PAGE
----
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However, cars are simply not viewed in the same light anymore. There isn't the big excitement with all the neighbors gathered around when someone pulls into the driveway or gas station with a new car. It isn't generally viewed as a means of independence anymore. Simply an appliance to get you where you want to go. Now instead of heros, car manufacturers are the enemy. Taking our money as bailouts, and producing gas guzzling unsafe vehicles. Read some of the comments from the general public about GM and Chrysler during the time of the bailouts. Lots of nasty vitriol spewing comments, most of which are untrue, but that is still the perception from the general public. And kids today are not looking out the window checking out what cars go by on Route 66 during the family roadtrip vacation. They are in the back watching DVD's, texting, or playing some video game. So I simpy cannot see something like the average family Honda Accord or minivan reaching the same kind of collectible status of 1957 Chevys or Model T's based on nostalgia. Someone might collect them, but it won't be to the same degree as the 1957 Chevy or Model T were.<!-- google_ad_section_end -->

My sentiments exactly.

Not everyone today can afford or has an affection for 57 Chevies and Model T's.

Quite true. Sometimes I look at my parents wedding photos and see the cars of the 40's in the pictures. Mostly utilitarian autos. If they knew then what we know now. With that said I still refer to the quote above, the allure of the car, automobile or freedom of the open road are long since gone. Listening to the hum of tires on the highway on a warm summers night is no more. The car today basically is an appliance as suggested. Some cars are about an era and not necessarily the car itself. Many people collect old things from a time when life was a bit simpler. There was no electronic items to fill the hours. Cars had options like heat. It would seem the more modern we get quite a few would prefer the non-modern simplier times. I remember life before MTV. We talked on the phone and played with friends outside. Life was simpler. For the most part I'm inclined to believe the classic car owner generally finds an escape from todays world for a while when driving/working on the car. So, any car from any decade short of the 90's or including some can be that classic car to them. I can say I certainly get lost in my own mind when driving, waxing or fiddling with my 54 Buick.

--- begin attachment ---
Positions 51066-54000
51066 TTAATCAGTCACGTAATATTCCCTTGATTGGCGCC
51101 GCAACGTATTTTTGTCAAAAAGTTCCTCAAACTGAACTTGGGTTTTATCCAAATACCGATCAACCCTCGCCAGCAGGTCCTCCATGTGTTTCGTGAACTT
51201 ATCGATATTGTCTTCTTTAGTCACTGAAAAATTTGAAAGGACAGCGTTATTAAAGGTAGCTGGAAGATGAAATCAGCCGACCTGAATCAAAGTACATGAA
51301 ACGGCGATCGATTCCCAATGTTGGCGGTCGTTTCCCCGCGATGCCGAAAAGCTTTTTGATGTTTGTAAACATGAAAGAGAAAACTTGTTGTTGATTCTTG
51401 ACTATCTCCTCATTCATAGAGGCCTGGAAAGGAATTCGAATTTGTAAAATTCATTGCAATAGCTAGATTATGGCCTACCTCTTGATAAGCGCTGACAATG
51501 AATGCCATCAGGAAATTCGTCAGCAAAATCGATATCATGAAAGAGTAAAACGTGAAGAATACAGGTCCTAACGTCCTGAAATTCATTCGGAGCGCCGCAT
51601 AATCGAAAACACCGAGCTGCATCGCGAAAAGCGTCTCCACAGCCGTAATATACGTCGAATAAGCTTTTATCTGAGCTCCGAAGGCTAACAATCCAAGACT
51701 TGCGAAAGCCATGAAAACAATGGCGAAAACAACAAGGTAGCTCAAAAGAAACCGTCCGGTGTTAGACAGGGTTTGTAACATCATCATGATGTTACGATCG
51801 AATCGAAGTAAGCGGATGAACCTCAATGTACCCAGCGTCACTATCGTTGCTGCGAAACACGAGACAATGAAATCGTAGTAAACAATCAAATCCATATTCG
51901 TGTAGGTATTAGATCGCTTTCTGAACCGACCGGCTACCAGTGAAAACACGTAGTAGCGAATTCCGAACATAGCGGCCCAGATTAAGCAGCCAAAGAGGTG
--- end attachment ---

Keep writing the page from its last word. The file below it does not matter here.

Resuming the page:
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Collectible automobile did a series a couple of years ago about Collectible 90's cars. The STS and Eldo were on there, as was the Taurus SHO. It also had some RWD's - Firebirds, Mustang, Camaros, etc.. But this thread was specificially for FWD cars. I love the '37 Cords but come on guys, there's been some cool kick butt FWD's made since then!

What makes a vehicle a desired so called collectible is not solely on speed performance issues. Regardless of what make or what year, styling both inside and out is what can determine whether a given car becomes one revered as worthy of having.

As a personal opinion very few cars produced after 1979 exhibit unique styling either inside or out. Most are about as exciting as watching a mud puddle dry up! Makes no difference whether they are rear wheel, front wheel, or all wheel power trains most are a study in unexciting BLAH. Bean counter styling and engineering!

No one should discount the future maintainability of any of the cars of post 1979 production. One of the joys of owning a car more than 25 years old has been in restoration maintaining a car and given the general increased complexity found in automobiles since 1979 many will avoid them and/or the associated cost of having someone deal with computer issues and/or CV joint issues when front wheel drive. With so many of the cars produced after 1979 having significant numbers of parts produced in other countries there will be a problem with parts support thanks in part to a change in OEM and aftermarket parts distribution systems and dealer inventory practices virtually eliminating those hidden treasure troves of OEM and aftermarket parts that somehow keep showing up for pre 1980 cars. Aftermarket suppliers may or may not jump in to pickup the slack, but probably not considering there are already parts used on 1980-83 cars one might not find for months, if ever.

Cars produced in this country before 1980 were produced to last through the warranty period without repairs or five years with repairs. Cars built after 1980 were built to be crunched after five years or anticipated new car financing period. Thanks to the EPA, we no longer have parts support from the old fashioned "junk" yards. What we have today is auto parts recyclers who remove the most salable parts from salvage cars and scrap the rest, which will also determine who is keeping what cars in the future, front wheel drive or not.